Monthly Archives: May 2013

Case Study on GLAM-WIKI


Over the last six months, we have added links to our Digital Collections in hundreds of relevant Wikipedia articles.  This has been carried out in collaboration with a Wikipedia editor, John Byrne, who has provided feedback on how our digital content can most constructively be embedded in Wikipedia.  Recently, John and Watson Library’s William Blueher wrote a case study on this collaboration for GLAM-WIKI (Galleries, Libraries, Archives and Museums), an arm of Wikimedia Outreach that aims to support “institutions who want to work with Wikimedia to produce open-access, freely-reusable content for the public.”  This case study details both what is involved in this collaboration, as well as the impact it has had on attracting users to the Digital Collections (there has been an over 500% increase in visitors since this collaboration began, for instance).  For more details about what we are doing with Wikipedia and how it has impacted traffic to the Digital Collections, I encourage you to check out the case study itself.  You can do so here.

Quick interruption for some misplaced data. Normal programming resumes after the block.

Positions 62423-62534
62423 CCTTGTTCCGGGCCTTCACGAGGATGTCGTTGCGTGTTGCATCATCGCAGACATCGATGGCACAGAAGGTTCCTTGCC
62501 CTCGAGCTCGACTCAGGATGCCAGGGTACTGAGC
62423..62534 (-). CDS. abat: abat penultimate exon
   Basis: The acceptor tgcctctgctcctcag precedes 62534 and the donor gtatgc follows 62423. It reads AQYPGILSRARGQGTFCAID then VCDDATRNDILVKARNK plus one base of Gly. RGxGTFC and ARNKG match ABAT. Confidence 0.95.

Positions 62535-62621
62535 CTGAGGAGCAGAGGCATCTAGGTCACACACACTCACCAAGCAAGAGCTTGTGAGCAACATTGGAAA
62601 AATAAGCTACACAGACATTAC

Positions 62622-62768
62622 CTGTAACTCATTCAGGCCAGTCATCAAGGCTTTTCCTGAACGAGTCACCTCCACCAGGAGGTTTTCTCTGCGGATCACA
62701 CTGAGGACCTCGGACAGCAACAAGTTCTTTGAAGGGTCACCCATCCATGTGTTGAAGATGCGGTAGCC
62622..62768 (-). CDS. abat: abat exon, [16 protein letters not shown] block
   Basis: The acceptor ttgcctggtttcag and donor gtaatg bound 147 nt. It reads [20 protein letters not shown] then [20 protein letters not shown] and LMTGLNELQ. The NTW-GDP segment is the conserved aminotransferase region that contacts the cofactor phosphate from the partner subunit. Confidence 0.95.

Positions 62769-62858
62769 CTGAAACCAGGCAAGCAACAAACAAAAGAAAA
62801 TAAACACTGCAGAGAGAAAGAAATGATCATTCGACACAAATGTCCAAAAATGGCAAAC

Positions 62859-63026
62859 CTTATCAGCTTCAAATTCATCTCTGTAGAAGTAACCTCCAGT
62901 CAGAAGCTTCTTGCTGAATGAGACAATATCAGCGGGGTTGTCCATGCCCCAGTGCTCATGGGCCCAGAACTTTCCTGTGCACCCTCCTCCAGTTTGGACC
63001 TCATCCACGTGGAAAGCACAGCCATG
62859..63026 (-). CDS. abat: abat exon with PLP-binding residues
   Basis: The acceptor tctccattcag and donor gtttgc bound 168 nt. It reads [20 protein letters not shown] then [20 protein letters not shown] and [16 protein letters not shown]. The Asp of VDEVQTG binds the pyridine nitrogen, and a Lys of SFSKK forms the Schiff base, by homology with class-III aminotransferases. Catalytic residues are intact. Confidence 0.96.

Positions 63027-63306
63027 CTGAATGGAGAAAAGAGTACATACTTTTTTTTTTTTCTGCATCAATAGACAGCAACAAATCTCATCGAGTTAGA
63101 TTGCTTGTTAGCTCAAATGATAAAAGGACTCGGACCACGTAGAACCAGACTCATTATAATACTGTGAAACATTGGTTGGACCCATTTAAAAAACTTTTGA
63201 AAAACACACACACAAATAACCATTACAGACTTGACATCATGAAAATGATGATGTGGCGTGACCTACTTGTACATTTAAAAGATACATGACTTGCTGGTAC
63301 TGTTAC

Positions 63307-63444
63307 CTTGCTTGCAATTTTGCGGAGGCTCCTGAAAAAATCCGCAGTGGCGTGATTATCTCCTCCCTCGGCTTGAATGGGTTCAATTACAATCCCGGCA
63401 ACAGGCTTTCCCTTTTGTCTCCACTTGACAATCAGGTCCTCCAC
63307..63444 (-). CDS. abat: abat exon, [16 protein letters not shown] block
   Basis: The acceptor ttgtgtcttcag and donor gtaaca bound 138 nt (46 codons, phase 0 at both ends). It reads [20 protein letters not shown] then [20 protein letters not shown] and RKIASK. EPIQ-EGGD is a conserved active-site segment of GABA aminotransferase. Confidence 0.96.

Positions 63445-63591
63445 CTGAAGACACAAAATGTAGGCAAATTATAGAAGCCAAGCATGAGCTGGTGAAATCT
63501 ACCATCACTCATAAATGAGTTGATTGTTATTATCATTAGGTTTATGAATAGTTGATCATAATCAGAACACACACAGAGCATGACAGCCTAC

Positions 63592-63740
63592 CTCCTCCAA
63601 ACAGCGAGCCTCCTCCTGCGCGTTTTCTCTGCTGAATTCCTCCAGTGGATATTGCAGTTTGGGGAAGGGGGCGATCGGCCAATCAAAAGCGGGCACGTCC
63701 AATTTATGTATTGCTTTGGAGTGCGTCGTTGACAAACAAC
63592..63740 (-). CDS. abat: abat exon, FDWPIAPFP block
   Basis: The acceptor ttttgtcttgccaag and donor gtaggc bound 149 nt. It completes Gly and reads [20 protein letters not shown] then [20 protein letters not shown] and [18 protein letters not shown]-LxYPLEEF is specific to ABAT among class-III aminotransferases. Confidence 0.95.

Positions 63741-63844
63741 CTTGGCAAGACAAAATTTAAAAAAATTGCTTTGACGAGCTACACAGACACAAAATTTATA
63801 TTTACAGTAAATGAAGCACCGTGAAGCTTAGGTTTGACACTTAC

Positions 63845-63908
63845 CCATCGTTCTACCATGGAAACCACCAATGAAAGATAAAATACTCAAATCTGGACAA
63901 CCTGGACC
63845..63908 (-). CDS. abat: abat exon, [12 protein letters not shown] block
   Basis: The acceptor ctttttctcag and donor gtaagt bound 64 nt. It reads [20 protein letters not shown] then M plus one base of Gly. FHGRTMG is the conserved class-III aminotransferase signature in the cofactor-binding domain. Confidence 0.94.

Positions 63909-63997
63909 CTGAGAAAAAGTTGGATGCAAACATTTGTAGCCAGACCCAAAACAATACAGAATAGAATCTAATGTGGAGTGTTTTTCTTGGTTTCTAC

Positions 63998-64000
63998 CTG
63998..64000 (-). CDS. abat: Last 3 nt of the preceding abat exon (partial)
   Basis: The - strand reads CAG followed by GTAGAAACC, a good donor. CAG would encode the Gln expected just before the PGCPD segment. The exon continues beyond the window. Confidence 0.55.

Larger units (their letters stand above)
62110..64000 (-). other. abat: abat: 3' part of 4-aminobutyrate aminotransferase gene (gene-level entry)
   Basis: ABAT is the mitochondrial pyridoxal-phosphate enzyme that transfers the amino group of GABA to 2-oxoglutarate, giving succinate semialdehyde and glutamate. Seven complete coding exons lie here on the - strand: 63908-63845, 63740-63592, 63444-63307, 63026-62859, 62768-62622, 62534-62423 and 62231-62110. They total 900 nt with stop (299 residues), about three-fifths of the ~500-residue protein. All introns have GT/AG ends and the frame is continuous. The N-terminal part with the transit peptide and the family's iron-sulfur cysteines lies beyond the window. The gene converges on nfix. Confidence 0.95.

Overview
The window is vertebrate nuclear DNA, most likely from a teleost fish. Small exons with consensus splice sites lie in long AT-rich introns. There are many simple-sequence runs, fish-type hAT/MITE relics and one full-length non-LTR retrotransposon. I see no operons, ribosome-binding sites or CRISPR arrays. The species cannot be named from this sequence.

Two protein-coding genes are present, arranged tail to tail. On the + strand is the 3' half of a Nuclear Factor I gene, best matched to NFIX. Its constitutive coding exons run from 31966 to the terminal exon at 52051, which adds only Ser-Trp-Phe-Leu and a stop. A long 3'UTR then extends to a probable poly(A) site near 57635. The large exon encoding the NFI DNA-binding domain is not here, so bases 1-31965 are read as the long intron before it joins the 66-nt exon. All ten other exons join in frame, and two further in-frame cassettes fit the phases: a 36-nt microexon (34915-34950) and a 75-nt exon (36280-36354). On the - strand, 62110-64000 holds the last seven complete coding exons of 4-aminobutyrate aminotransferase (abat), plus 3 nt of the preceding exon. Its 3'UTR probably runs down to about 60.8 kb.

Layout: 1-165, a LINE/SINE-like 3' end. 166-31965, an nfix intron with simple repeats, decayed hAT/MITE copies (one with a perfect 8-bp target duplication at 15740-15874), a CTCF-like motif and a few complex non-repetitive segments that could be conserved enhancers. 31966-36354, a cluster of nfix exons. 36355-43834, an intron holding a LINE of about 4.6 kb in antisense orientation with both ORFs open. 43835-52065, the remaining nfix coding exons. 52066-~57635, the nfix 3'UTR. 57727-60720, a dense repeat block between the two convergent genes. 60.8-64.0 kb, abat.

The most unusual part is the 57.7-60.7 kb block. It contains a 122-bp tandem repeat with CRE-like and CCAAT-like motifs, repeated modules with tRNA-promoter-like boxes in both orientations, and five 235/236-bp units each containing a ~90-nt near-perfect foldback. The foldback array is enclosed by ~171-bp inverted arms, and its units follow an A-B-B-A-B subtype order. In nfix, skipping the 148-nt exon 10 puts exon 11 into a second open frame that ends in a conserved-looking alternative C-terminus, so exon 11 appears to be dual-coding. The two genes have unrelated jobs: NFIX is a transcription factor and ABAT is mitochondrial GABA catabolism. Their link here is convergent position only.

George Henry Story’s collection of artists’ letters

Among the Thomas J. Watson Library’s unique materials resides an unparalleled collection of autograph and typed letters dating from 1896 through 1909 to painter, curator and museum administrator George Henry Story (1835-1922).Preface

Via a liaison, Mr. Story (Curator of Paintings, The Metropolitan Museum of Art, 1889-1906 and Curator Emeritus of Paintings from 1906 until his death) corresponded with living artists whose work had been acquired by the Museum asking them to supply a brief biography.  In the Preface to his collection of correspondence, he states, “The difficulty of attaining exact and indisputable data for cataloging purposes led the compiler of this collection to open a correspondence with artists who were represented in The Metropolitan Museum of Art and with other distinguished painters for the purpose of acquiring reliable information concerning their lives and their works, thereby securing the facts which would make the catalog of this Museum of special use as a book of reference absolutely authoritative.”